Those of us in the U.S. have been hearing a lot about “hacked” emails lately.
But in fact it appears the now-infamous John Podesta email hack wasn’t a “hack” at all.
It was a phishing attack. And Podesta and his staff fell for it.
What Is a Phishing Attack?
Phishing is “the attempt to obtain sensitive information such as usernames, passwords, and credit card details, often for malicious reasons, by masquerading as a trustworthy entity in an electronic communication.”
In Podesta’s case, attackers sent him an email that appeared to come from Google. It warned that someone in the Ukraine had obtained his personal Gmail password. It then included a link to a website with instructions to “change your password immediately.”
Podesta, to his credit, forwarded the email to an IT staffer. The staffer mistakenly identified the email as legitimate and wrote back to direct Podesta to change his password.
Presumably, Podesta then clicked the link and entered his login information, which handed over the keys to his email account to his phishing attackers.
The rest, as we know, is history.
Protecting Yourself from Phishing Attacks
Whatever your political leanings, you do not want to be in Podesta’s situation.
That’s why you need to be on the lookout for common methods used in modern phishing attacks.
Phishing attacks are always trying to deceive you into giving up personal information.
Here’s what you might see:
1. A Google Phishing Attack
Phishing attacks related to Google services are common.
In the image below, you’ll see an phishing email attempting to steal a person’s Google login and password information.
This is a common phishing attack. If you click the button, the hackers will ask you to enter your username and password into a bogus login site. If you do, they’ll have full access to all your Google services, as what happened to Podesta:
2. A LinkedIn Phishing Attack
Below is another example, this one is attempting to steal a LinkedIn login and password information:
5 Signs That You’re Looking at a Phishing Attempt
Here are a few signs that can alert you to a phishing attack:
- Bogus “From” Email Address – Look closely at the from email address of the Google phishing email: “firstname.lastname@example.org.” That’s obviously not a valid email for Google.
- Urgent Action Required – Many phishing emails urge you to take action right away. The Podesta attack, for example, claimed that someone had already stolen Podesta’s account information.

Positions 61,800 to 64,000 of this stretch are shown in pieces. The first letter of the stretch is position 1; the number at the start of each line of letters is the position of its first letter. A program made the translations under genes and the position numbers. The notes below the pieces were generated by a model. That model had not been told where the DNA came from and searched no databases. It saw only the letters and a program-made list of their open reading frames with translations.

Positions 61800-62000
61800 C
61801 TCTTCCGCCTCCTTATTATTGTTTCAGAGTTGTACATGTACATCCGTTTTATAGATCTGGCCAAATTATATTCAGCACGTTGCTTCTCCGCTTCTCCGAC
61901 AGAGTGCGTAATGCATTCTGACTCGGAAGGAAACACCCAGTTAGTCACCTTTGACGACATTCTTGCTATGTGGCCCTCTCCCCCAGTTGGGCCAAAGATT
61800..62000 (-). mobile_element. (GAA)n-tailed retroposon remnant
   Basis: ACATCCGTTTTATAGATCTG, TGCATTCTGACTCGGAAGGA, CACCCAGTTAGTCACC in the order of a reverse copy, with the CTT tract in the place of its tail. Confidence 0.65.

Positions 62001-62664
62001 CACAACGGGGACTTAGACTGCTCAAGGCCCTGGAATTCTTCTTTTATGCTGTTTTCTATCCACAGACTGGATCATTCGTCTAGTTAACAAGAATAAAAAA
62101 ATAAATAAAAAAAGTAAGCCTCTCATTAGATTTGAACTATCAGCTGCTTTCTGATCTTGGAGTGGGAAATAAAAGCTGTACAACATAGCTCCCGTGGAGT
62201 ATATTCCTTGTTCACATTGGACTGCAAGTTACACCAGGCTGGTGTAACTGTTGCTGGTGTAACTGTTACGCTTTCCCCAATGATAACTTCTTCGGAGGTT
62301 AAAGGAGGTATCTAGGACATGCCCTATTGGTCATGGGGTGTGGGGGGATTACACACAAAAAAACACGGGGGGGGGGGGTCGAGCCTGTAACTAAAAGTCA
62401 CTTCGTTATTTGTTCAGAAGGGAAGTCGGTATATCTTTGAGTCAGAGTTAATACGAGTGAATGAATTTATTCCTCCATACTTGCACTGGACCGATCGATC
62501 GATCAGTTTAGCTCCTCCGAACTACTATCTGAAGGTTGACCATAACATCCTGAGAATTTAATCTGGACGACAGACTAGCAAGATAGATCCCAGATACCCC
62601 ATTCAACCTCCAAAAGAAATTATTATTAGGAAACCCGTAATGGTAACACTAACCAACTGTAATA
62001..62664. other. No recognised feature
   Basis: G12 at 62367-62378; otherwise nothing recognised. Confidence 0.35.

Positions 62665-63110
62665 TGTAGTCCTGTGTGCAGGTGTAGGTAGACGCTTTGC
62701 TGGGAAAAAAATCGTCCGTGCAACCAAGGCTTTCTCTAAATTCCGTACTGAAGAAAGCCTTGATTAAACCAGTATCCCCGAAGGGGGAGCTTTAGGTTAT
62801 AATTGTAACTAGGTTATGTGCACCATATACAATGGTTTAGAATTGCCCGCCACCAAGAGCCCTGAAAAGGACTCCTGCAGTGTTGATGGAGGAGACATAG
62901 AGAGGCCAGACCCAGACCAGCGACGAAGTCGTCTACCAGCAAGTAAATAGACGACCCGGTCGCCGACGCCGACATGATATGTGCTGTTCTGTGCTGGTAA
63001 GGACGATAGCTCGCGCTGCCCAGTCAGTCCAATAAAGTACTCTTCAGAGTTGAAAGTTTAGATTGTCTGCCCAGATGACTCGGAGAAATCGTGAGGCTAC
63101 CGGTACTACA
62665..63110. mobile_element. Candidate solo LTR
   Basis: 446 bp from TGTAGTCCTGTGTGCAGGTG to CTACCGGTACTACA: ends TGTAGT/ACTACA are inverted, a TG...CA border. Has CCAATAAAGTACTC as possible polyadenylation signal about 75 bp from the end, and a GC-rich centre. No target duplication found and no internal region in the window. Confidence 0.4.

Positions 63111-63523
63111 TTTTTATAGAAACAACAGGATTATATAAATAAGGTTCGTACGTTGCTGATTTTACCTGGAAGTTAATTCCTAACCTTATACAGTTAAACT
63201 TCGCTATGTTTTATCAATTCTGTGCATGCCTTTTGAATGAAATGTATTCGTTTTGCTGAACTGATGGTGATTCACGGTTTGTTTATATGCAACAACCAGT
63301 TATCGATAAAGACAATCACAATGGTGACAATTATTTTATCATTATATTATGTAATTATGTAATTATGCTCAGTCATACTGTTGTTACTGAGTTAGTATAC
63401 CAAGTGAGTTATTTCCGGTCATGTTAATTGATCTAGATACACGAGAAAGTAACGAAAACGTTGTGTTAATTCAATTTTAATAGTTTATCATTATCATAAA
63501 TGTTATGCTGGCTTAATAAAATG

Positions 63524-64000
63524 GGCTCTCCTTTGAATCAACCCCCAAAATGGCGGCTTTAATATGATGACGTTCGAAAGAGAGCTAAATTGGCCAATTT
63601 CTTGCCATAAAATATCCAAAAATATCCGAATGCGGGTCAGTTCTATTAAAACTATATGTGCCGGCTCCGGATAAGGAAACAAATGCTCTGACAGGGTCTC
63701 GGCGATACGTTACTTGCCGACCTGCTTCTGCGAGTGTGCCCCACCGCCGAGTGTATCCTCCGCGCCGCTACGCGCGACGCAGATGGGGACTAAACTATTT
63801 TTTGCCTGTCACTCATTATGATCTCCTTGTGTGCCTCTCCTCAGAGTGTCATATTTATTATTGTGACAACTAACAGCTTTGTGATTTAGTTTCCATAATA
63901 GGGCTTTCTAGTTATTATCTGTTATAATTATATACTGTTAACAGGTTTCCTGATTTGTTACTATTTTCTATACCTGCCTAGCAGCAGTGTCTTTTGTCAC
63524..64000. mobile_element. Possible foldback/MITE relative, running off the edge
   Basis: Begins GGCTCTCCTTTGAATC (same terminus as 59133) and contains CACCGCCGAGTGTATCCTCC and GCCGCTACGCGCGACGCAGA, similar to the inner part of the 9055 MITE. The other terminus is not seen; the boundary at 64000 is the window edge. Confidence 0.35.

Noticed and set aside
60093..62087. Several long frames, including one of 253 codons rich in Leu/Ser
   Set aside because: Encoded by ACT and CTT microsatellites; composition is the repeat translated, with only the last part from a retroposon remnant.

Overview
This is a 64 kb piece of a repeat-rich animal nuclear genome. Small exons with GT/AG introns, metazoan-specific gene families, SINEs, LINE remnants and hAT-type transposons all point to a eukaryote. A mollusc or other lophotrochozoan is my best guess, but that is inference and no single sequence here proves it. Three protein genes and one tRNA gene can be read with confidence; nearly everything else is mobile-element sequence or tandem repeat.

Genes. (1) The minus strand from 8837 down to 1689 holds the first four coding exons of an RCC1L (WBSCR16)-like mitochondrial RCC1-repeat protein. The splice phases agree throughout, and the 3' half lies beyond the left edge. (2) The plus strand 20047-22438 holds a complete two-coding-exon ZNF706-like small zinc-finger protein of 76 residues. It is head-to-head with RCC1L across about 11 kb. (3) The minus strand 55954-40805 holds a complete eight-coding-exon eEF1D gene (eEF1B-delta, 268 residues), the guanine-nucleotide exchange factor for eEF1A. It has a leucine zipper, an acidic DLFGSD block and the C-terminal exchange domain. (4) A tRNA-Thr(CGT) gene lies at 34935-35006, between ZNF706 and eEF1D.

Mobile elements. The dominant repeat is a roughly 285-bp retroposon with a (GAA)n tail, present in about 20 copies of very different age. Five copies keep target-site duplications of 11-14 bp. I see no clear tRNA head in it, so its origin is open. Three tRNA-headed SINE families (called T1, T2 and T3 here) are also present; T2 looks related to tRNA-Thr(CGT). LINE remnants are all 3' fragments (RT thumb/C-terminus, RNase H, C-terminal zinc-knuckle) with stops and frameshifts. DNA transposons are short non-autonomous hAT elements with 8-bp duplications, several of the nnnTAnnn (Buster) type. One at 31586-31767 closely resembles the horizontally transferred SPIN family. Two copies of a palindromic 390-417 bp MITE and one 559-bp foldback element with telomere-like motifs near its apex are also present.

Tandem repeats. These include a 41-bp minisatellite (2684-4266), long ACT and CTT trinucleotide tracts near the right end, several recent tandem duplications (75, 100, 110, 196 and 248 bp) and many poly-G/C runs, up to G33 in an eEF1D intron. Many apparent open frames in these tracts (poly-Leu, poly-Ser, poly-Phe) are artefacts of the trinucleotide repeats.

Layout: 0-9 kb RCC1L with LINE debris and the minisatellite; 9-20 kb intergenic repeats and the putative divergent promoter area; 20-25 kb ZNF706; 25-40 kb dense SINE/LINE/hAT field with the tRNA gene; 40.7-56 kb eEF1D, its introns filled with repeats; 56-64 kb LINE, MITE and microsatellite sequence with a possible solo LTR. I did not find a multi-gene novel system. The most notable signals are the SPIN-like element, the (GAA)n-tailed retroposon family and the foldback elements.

- Link to a Fake Website – Take a look at the link in any email you receive by email. Hover over links and buttons if you can. You can often spot bizarre phishing links this way.
- Any Mention of Your Password – Most services will not ask you to log in with your password by clicking link in your email. If someone asks for your login information and password, be wary.
- Any Unsolicited Offer of Payment – If someone you don’t know promises you payment via email, that’s almost certainly a phishing attack of some kind. The old adage is true: if it sounds too good to be true, it usually is.
What To Do If You’ve Been Hacked
If hackers gain access to any of your accounts, they can do more than just download them (as they did with Podesta).
They could also move, change, or delete any of the information you have stored in the cloud, just like you would normally be able to.
This is another reason why a failover solution is so critical for any businesses using cloud storage solutions.
Failover creates a permanent backup of all your files and communications in a completely separate platform, one that will be inaccessible to your phishing attackers.
For example, if your phishing attackers obtained access to your Google account, all your information would be safely stored on another platform like Microsoft Office 365 Mail or Dropbox if you enabled a failover plan.
Failover is simple to use, affordable, and can be set up in just a few minutes.
You can find more information about failover here, and you can set up a solution for your files right now at our getting started page.